From Chapter IV: The Rabbit Sends in a Little Bill
It was the White Rabbit, trotting slowly back again, and looking anxiously about as it went, as if it had lost something; and she heard it muttering to itself, “The Duchess! The Duchess! Oh my dear paws! Oh my fur and whiskers! She’ll get me executed, as sure as ferrets are ferrets! Where can I have dropped them, I wonder?” Alice guessed in a
moment that it was looking for the fan and the pair of white kidgloves, and she very good-naturedly began hunting about for them, but they were nowhere to be seen—everything seemed to have changed since her swim in the pool; and the great hall, with the glass table and the little door, had vanished completely.
Very soon the Rabbit noticed Alice, as she went hunting about, and called out to her, in an angry tone, “Why, Mary Ann, what are you doing out here? Run home this moment, and fetch me a pair of gloves and a fan! Quick, now!” And Alice was so much frightened that she ran o at once in the direction it pointed to, without trying to explain the mistake that it had made.
“He took me for his housemaid,” she said to herself as she ran. “How surprised he’ll be when he finds out who I am! But I’d better take him his fan and gloves—that is, if I can find them.” As she said this, she came upon a neat little house, on the door of which was a bright brass plate with the name “W. RABBIT ” engraved upon it. She went in without knocking, and hurried upstairs, in great fear lest she should meet the real Mary Ann, and be turned out of the house before she had found the fan and gloves.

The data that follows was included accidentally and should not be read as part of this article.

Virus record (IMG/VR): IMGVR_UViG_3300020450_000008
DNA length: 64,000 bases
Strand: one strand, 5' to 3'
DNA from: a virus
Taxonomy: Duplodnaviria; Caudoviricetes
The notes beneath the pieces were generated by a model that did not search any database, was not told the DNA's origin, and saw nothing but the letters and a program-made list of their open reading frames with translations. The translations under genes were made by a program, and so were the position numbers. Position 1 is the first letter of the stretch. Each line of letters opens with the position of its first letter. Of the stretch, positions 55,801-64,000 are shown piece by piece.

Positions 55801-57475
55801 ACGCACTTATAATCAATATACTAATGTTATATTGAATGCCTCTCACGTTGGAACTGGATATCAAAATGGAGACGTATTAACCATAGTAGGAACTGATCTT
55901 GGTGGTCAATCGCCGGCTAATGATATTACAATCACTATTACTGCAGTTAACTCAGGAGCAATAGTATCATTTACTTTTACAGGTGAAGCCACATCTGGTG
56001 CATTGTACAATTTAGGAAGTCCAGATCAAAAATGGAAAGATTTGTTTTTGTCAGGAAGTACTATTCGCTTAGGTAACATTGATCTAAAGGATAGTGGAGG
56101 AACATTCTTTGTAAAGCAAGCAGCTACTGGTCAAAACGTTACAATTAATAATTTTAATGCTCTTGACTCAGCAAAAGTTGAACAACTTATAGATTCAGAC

“How queer it seems,” Alice said to herself, “to be going messages for a rabbit! I suppose Dinah’ll be sending me on messages next!” And she began fancying the sort of thing that would happen: “‘Miss Alice! Come here directly, and get ready for your walk!’ ‘Coming in a minute,’ nurse! But I’ve got to watch this mouse-hole till Dinah comes back, and see that the mouse doesn’t get out.’ Only I don’t think,” Alice went on, “that they’d let Dinah stop in the house if it began ordering people about like that!”
By this time she had found her way into a tidy little room with a table in the window, and on it (as she had hoped) a fan and two or three pairs of tiny white kid-gloves: she took up the fan and a pair of the gloves, and was just going to leave the room, when her eye fell upon a little bottle that stood near the looking-glass. There was no label this time with the words “DRINK ME,” but nevertheless she uncorked it and put it to her lips. “I know something interesting is sure to happen,” she said to herself, “whenever I eat or drink anything: so I’ll just see what this bottle does. I do hope it’ll make me grow large again, for really I’m quite tired of being such a tiny little thing!”